Frederick LR, Cakir OO, Arora H, Helfand BT, McVary KT.

J Sex Med. 2014 Jul 24. doi: 10.1111/jsm.12647.

INTRODUCTION: Prior research conducted on treatment of erectile dysfunction (ED) has been derived from surveys involving relatively small populations of men. There are needs for large population-based studies in this area. Our study addresses that need.

AIM: The aim of this study was to characterize ED treatment among a large population of men.

METHODS: Patients ≥30 years in commercial insurance dataset with diagnosis code for ED during 12-month period ending June 2011 were identified. Men were considered "treated" if prescription was filled for phosphodiesterase type 5 inhibitor (PDE5i), injection or urethral prostaglandins, or androgen replacement (ART) during study period. "Untreated" patients received the diagnosis but did not fill prescription. Statistical analyses were used to compare prescription frequency with clinical characteristics, including age and comorbidities.

MAIN OUTCOME MEASURES: ED treatment rates among large population of insured men, treatment types employed, patient demographics, associated medical comorbidities of this population, and prescriber details were the main outcome measures.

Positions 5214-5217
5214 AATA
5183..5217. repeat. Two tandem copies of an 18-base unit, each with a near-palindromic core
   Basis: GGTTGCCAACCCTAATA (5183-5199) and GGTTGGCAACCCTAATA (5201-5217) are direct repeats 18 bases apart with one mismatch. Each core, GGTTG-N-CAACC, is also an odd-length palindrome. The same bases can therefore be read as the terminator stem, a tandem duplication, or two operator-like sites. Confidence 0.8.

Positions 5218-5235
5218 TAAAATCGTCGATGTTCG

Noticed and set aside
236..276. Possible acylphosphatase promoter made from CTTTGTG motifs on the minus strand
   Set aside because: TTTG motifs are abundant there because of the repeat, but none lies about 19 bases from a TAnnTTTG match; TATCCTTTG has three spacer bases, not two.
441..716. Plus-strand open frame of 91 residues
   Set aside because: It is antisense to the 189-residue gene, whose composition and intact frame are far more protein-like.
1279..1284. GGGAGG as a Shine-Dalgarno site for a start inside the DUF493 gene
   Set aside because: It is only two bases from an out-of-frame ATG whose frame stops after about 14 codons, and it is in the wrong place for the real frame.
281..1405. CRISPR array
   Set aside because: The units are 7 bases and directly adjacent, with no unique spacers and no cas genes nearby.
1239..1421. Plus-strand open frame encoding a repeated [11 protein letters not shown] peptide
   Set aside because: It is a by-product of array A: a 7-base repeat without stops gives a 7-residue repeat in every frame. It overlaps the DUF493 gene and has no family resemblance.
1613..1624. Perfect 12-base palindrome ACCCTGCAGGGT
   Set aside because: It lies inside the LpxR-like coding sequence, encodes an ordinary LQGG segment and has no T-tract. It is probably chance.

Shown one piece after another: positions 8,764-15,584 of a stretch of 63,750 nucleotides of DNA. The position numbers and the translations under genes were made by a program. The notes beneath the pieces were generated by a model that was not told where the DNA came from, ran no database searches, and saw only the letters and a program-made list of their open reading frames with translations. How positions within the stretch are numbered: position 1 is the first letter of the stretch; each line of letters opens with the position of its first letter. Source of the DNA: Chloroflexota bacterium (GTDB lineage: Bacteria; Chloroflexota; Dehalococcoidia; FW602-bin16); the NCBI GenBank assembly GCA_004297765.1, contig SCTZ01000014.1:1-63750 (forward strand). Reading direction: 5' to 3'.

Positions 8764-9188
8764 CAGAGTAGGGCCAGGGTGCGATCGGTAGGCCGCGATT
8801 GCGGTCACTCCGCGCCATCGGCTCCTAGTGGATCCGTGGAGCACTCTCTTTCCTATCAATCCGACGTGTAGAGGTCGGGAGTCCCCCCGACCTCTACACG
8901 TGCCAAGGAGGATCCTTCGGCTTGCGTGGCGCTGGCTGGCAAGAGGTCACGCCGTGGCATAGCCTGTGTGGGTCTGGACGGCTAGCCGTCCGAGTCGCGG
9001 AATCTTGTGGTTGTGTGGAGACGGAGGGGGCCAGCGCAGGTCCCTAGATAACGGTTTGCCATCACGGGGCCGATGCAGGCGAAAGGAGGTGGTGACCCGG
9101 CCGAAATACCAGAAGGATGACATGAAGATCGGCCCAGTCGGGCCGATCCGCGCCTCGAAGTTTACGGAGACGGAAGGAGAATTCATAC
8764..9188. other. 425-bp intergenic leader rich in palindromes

RESULTS: Only 25.4% of 6,228,509 men with ED were treated during study period. While PDE5is were the most commonly prescribed medical therapy (75.2%), ART was utilized as monotherapy or in combination therapy in 30.6% of men. ART was significantly (P 65 years. Although ED frequency was associated with increased age and number of comorbidities, men >60 years were significantly (P 

CONCLUSIONS: Despite high prevalence of ED with age and comorbidities, most men continue receiving no treatment. Although benefits of medical intervention for ED are well-recognized, many barriers to treatment continually exist including physician, patient and partner preference and knowledge. Frederick LR, Cakir OO, Arora H, Helfand BT, and McVary KT. Undertreatment of erectile dysfunction: Claims analysis of 6.2 million patients. J Sex Med

© 2014 International Society for Sexual Medicine.
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